Inside the VLCC freight market – a review of Q1

As we wrap up the first quarter of 2024, the VLCC freight market continues its upward trend amid rising tension in the Bab-el-Mandeb, tightening of sanctions on companies involved in Russian oil trade, and the OPEC+ group announcing an extension of the supply curbs that were put in place at the start of the year. Yet, with Baltic freight assessments and sentiment improving, the VLCC market is on the up. So, how have these developments impacted the VLCC market, and what is the outlook for the next quarter?

While the crude tanker market looks set to face a slowdown in global oil demand growth, the outlook for growth in 2024 remains in line with what we have seen in previous years, and the outlook for the year keeps improving. This is reflected in the IEA forecasting an additional 1.3 million barrels of growth in 2024, which matches the average between 2000-2019.  We also need to remember that the fast-paced demand growth we experienced in the last couple of years was the market playing ‘catch up’ following the demand destruction of the Covid years. Demand growth will be driven by economies in the Far East, with China and India leading the way.

The OPEC+ alliance is also driving oil headlines by announcing a voluntary tightening of supply going into 2024 and a further declaration to extend the production curbs into the second quarter. There have been reports of lax quota compliance from some alliance members, and the voluntary nature of the production cuts supports this theory. Meanwhile, producers in the Atlantic basin are set to continue to add incremental supply and this will compensate for some of the tightening of supply from OPEC+ alliance, and will satisfy the demand gap in the Far East. Preliminary data from our VLCC fixture database, does not show any significant drop in fixture volume, and this is across all the major load regions.

The escalation of the tension in the Bab-el-Mandeb strait through the first quarter, with further attacks on oil tankers, has seen a significant decline in international tonnage of all types transiting the strait and the Suez Canal. The alternative trade route via the Cape of Good Hope adds considerable tonnemile to the oil trade, and there is no sign that this will change in the near future. Looking specifically at the VLCC segment and the 6-8 monthly liftings from the Middle East to Europe that historically have passed the conflict area, the majority of owners and charterers are now opting for the longer, safer transit route via the Cape. This adds around 15 days to the laden leg of the voyage, and apart from delaying crude supplies reaching Europe, it also increases tonnemile demand for the VLCC segment.

The start of this year has also seen tighter enforcement of Russian sanctions, and this threatens to once again transform the commercial framework around the trading of Russian oil. The Russian market is becoming increasingly difficult for mainstream industry players to get involved with and Russia continues to rely on the dark fleet to move its barrels. Only a few VLCCs are involved in lifting Russian cargo, and the commercial implication for our segments remains with the shift in general trade flows whereby Europe is taking more crude from the Atlantic Basin, and from the Middle East.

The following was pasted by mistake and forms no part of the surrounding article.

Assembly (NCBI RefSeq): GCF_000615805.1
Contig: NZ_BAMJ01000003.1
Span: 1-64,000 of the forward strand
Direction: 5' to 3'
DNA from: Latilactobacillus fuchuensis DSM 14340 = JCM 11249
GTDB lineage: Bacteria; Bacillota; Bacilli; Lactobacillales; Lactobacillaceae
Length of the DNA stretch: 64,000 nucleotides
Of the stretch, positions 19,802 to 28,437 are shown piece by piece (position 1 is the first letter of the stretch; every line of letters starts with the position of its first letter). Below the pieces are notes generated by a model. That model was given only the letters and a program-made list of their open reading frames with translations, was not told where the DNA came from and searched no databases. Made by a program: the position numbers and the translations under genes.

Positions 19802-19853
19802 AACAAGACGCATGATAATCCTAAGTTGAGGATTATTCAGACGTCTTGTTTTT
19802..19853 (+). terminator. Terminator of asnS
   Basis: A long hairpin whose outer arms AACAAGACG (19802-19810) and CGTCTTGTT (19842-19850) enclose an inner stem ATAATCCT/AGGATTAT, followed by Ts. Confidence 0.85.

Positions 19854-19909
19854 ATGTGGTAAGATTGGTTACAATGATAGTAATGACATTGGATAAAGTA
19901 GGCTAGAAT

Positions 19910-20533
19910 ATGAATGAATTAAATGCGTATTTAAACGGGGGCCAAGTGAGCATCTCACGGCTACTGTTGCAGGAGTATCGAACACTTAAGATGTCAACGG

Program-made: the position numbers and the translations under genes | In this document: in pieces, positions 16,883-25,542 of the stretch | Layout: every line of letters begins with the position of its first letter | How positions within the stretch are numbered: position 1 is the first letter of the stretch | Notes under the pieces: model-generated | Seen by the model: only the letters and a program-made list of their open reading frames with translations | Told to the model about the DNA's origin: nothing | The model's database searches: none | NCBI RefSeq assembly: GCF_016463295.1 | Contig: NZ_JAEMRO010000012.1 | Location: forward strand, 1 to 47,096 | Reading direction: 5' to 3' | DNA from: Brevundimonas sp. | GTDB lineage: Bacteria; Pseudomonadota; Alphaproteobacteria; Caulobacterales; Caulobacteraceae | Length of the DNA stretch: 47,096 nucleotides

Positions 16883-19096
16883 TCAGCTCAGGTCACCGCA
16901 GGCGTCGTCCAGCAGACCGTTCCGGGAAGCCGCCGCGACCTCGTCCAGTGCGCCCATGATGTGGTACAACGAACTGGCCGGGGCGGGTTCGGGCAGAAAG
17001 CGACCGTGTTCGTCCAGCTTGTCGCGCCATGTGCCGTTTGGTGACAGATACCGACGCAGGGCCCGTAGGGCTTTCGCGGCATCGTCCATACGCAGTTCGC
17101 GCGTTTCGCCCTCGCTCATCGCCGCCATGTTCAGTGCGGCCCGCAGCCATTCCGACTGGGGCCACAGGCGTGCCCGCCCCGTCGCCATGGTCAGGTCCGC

One of the biggest stories from this quarter has been a resurgence in VLCC tonnage ordering. The first three months of the year saw the orderbook double in size, and historically an expansion of this scale would pose a huge disruption to the freight market outlook. However, the orderbook-to-fleet ratio remains historically low even with the addition to the orderbook. The full orderbook holds 51 orders to be delivered over the next five years, equivalent to 6% of the fleet. But this compares to an ageing fleet profile of more than 200 vessels that will reach the age of 20 or older within the same time period. This means the potential for fleet exits by far exceeds additions.

Looking ahead into Q2 and beyond, the VLCC freight market looks set to continue to build on the solid foundation of cargo volumes that has persisted from last year and into this year. Recent headlines also point to both China and the US – the world’s biggest oil consuming nations – signalling the need for more oil than expected this year, driven by rising manufacturing activity and stronger-than-expected economic conditions. There is further upside ahead if the OPEC+ alliance begins to unwind production cuts, which many analysts and forecasting agencies see as a likely scenario going into the latter part of the year. Until then, the geographical mismatch between where oil demand is growing and where new supply will arise will continue to add to the tonnemile equation and to the demand for VLCC tonnage.


How 2023 became the year of VLCCs